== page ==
Fen awoke to find daylight across her face. What time was it? She flung her arm around the bed, looking for her pack. Where did I leave it? She had no choice but to get out of bed to look for it. She fished out her pocket watch out, which marked something around half-past eight. Maybe she could sleep some more? No, she thought, I have to meet El. He’ll introduce me to a caravan master after all.
After redressing, combing her hair, and wiping her face with water from a ceramic washbasin, Fen went to the common room for some breakfast. Few people were there, El wasn’t one of them. She sighed. Helga was there though, ready to give her a quite elaborate breakfast, along with some fruit juice. The Misplaced Poet was definitely worth the two edges.
Fen had breakfast mostly in silence, aside from some small comments from Helga or one of the serving girls regarding her room. She could stay one more night for just five copper slabs, and after the treatment she had, she saw no reason to disagree. One of the serving girls would even clean her clothes! Never in her life had she been treated this well outside her home. Not that she had left her home often. She always had her father, and her mother as well, as a child. But now she didn’t really have a–
A while later, El descended the stairs. “Oh, good morning Fen. Are you ready?”
“Yes,” she replied, “I mean, wait, I need to look for something in my room.”
She went back to look for her leather side pack, along with the coin pouch. She would rather never let that one out of sight. Soon after, both of them were already on their way to meet the caravan master.
El was wearing a long-sleeved red woollen shirt, different from the white one he had worn last night, and brown leather leggings. And a rather large belt knife. He walked with a certain rhythm in his step. Contrasted to Fen, he must have been awake for quite some time. Fen’s thoughts were still on the bed. The clear summer day hadn’t woken her up fully yet.
“Where are you from, Fen?”
They had walked some distance in silence; she hadn’t expected a question.
“Northod, a town south of here.”
“So why are you going to Phoelles?”
Looking for my father’s killer. She couldn’t quite say that. “Looking to enrol in the Akademia.”
“Akadimia, huh? You have that look about you.” What does that even mean? “You might come across my cousin, she is studying there as well. Her name’s Lisandra.”
El looked at her; he seemed to be trying to hold in a smile. “You’re not much of a talker, are you?”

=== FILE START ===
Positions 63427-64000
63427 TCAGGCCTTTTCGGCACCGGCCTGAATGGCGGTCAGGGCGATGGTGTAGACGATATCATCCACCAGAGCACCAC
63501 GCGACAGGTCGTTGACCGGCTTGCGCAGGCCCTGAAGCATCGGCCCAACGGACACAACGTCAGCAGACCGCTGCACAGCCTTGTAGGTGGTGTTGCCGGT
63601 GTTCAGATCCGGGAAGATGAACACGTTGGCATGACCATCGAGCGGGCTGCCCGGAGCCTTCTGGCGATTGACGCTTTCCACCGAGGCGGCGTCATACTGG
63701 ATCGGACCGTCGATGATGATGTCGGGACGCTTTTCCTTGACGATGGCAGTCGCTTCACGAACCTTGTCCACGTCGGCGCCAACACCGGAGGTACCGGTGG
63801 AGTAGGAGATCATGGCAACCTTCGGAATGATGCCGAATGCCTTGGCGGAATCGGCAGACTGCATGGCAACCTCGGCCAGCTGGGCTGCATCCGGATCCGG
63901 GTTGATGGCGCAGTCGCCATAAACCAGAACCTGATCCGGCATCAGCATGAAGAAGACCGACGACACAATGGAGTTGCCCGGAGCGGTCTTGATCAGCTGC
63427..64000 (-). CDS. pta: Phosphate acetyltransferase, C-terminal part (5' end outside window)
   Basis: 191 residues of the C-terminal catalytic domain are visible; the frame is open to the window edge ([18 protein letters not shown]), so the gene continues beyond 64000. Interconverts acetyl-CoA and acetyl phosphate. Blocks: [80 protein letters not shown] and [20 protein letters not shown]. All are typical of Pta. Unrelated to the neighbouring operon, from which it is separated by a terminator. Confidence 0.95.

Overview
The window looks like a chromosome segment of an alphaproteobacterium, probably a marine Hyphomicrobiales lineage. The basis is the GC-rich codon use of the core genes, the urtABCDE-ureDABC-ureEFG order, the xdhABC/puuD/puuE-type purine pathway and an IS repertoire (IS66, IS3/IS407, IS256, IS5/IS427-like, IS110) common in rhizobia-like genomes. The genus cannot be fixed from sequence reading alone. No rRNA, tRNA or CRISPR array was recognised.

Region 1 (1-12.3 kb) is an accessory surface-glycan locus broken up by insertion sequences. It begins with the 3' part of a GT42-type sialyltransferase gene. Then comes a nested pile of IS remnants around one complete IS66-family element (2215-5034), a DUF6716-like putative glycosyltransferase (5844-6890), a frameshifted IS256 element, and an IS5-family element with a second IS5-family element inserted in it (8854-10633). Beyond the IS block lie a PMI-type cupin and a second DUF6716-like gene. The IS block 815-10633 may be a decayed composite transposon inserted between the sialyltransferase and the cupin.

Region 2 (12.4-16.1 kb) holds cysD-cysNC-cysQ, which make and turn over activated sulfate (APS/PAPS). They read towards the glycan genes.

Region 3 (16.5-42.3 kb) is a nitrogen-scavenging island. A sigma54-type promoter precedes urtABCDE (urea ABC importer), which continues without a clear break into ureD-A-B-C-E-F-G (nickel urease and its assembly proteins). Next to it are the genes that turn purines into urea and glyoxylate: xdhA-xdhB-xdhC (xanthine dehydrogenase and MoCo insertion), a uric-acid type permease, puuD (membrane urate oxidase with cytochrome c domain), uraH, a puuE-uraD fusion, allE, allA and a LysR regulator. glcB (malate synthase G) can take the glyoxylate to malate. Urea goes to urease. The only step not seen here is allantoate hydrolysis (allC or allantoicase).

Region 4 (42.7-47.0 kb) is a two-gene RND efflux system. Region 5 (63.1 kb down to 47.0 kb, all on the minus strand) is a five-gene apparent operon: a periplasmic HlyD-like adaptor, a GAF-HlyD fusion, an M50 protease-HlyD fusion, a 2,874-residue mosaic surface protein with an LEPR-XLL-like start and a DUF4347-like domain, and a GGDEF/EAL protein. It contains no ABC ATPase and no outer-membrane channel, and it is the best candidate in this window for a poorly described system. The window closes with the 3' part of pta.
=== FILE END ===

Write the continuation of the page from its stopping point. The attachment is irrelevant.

Fen felt her cheeks getting warmer. “Sorry, I’m tired. I mean, I’m still a bit asleep–"
“There they are.”
They weren’t that far from the docks, and various stables and caravans surrounded them. How had she not seen them before?
Guided by El, they came closer to a group of eight or so people around five wagons. Rather simple the wagons, a wooden structure with a large cloth tarp as a roof. Some were loading some crates into a wagon, others were checking the wheels and tending to the horses.
“Ledwig, I found someone looking for transport.”
Ledwig was a tall man, Rendarean by his dark hair, a beard surrounding his mouth. He was talking with a woman before turning to greet El.
“Oh, great, who is she?”
Both stood looking at her before she realized it was her turn to speak. “Oh! My name is Fen. I’m looking to go to Phoelles.”
“Phoelles? That will be two rounds.”
Two golden rounds! “What?” Fen quickly covered her mouth; she hadn’t intended to say that out loud.
“Ledwig!” protested El, “come on!”
“Ha! You could probably sail to Phoelles for that much. One round.”
El glared at him, arms crossed, tapping his foot.
“Okay, okay, I was just playing with the lass. Ten edges.”
That seemed more reasonable. Not that Fen knew much about prices, but a whole round… She wasn’t sure she was willing to spend that much. At least not yet.
Fen paid the man, then he introduced her to the rest of the people there. His wife Maere, Jom, Able and Hart, lanky caravan drivers, and some of the guards. Fen tried to remember their names for later. Ledwig also said that other people not present were coming, people who had paid for transport as well.
“We leave tomorrow at first light,” said Ledwig. “We’ll meet here at dawn.”
El chatted a bit with the rest of the crew, but soon after, both him and Fen left the stables.
“I’ve got some things to take care of at various inns throughout the city,” El began, “do you have any plans for the day?”
Fen hadn’t really thought about it, but she had an entire day to waste away. Perhaps she could read her father’s poetry book. But who knew when she’d be back in Baysend?